Pets offer comfort to hospital patients
MidMichigan Medical Center–Gratiot has 43 new volunteers and half of them are gentle , loving dogs of all sizes. Earlier this week 21 golden retrievers , yellow and chocolate Labradors , a Newfoundland , a Chihuahua , an Australian cattle dog , a German shorthair pointer , spaniels and many other pet therapy-trained canines assembled with their owners in the lobby of the Medical Center in Alma.
The dogs love to visit patients who are hospitalized in the Medical Center and Gratiot RehabCentre. “Did you see how they drug me in here?” asked Margy Riemer of Mt. Pleasant. “They just love to visit patients.”
The Medical Center’s Pet Therapy Service program is available for patients and families during a hospital stay. They also greet patients who may be in the waiting area waiting for outpatient testing. In addition to Alma , pet therapy is also offered at additional MidMichigan Health affiliate locations , as well.
Through the Pet Therapy Service program , MidMichigan Health fosters the special bond between humans and dogs to enhance patients’ positive feelings , help them and their families relieve stress and to assist in the healing process. Pet therapy is also known to help ease patients’ anxiety and , with all of these benefits , help to promote shorter recovery times during the patient stay.
One patient commented on the dogs’ visit last week. “It made me feel good. I liked the way they acted. They were not aggressive. They seemed to like me a lot , ” said Martha Post of Breckenridge , a patient in MidMichigan’s Gratiot RehabCentre.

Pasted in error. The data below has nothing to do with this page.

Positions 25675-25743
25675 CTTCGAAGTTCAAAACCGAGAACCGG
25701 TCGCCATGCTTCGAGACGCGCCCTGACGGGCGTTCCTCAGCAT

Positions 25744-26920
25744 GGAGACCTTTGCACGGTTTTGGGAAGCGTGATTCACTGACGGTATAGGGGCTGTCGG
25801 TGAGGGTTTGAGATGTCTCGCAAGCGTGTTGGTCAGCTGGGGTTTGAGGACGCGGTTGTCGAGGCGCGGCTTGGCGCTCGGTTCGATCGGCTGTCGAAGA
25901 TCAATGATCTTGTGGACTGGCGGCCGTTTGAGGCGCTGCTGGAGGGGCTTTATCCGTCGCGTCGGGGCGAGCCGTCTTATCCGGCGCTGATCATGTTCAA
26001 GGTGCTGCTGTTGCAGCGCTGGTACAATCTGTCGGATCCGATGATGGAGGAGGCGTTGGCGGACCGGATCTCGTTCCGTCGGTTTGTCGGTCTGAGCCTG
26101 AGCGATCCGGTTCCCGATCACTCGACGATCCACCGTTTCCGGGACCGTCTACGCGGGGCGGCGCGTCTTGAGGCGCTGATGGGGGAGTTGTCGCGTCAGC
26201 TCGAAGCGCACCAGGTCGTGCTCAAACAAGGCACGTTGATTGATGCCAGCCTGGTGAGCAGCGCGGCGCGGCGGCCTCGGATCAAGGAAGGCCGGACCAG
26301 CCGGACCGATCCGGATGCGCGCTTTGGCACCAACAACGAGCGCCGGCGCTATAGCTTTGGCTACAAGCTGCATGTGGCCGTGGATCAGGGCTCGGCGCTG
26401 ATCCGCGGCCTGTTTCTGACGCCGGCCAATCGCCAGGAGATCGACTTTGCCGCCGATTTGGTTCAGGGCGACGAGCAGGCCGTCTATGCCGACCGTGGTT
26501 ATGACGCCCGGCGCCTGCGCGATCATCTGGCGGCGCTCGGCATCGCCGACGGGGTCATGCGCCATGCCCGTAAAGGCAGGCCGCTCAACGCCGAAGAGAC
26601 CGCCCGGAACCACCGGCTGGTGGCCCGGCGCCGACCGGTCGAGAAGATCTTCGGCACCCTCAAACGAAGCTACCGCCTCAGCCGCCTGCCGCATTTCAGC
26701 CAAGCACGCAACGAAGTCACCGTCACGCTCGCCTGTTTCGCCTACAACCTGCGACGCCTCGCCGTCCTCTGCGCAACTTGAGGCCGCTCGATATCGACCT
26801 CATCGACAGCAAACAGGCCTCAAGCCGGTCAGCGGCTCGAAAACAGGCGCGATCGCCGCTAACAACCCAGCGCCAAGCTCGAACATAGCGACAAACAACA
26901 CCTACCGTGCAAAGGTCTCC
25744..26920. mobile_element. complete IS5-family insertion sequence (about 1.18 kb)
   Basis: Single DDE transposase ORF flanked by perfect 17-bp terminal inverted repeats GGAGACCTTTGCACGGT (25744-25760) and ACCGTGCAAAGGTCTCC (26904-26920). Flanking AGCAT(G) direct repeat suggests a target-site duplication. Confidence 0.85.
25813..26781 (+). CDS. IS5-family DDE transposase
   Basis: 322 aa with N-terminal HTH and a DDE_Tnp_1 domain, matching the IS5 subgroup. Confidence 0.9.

Pet therapy dogs are graduates of Therapy Dog International in obedience training and have passed canine good citizen tests.
These certified dog teams and their volunteer handlers are available to visit patients in the hospital every day of the week.
The program is coordinated through the Medical Center ’s volunteer services. Human volunteer handlers are always present with the therapy dogs during visits.
Lynzie Bachus of Carson City rescued her Australian cattle dog and German shorthair pointer , Wyatt and Raven. Raven had some behavior problems with chewing in his previous household , but after Bachus rehabilitated him she realized , “Raven just wanted a job.” And Raven found the perfect job. “When I get out their pet therapy collars , they run for the car , ” Bachus said. “Then in the hospital they calm down and wait. They know that people need them.”